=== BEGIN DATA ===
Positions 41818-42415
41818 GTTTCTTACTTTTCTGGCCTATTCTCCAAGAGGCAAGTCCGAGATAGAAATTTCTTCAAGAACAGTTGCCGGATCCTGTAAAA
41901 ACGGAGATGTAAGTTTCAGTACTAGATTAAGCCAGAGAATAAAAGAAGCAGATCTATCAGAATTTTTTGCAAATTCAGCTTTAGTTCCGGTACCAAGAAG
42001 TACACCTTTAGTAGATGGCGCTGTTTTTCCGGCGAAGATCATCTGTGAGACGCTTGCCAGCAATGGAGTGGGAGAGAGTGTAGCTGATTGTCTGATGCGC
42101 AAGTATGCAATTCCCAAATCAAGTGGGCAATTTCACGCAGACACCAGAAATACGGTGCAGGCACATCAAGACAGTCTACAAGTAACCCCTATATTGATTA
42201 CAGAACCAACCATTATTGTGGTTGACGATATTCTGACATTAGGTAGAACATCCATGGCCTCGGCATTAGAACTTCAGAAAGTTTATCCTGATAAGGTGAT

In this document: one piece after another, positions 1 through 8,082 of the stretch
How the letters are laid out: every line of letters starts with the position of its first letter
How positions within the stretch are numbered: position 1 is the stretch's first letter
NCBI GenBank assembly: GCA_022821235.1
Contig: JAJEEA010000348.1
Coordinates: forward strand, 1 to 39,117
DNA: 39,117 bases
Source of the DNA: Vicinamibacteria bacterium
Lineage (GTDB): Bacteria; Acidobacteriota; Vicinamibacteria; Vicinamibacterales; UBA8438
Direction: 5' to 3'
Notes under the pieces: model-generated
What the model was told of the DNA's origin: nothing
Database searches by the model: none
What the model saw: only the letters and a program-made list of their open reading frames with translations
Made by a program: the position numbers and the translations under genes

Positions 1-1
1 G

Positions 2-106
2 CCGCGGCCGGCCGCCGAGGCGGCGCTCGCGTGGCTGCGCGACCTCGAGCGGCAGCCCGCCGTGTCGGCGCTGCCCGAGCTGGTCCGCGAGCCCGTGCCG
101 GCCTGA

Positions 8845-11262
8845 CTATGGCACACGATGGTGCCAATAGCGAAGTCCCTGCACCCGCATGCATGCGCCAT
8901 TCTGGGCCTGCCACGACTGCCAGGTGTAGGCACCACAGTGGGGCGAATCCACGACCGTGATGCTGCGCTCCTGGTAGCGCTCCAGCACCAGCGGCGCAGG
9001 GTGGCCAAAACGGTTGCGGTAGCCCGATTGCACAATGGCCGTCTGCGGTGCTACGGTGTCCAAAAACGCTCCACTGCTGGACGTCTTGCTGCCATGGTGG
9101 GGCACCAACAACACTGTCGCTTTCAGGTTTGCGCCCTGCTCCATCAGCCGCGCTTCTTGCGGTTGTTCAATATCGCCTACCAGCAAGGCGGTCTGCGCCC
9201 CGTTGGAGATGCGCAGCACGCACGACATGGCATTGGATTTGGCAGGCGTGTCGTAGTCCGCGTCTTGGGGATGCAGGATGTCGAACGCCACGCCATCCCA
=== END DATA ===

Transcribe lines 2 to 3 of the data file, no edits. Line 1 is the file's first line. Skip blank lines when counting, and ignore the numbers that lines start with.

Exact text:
41818 GTTTCTTACTTTTCTGGCCTATTCTCCAAGAGGCAAGTCCGAGATAGAAATTTCTTCAAGAACAGTTGCCGGATCCTGTAAAA
41901 ACGGAGATGTAAGTTTCAGTACTAGATTAAGCCAGAGAATAAAAGAAGCAGATCTATCAGAATTTTTTGCAAATTCAGCTTTAGTTCCGGTACCAAGAAG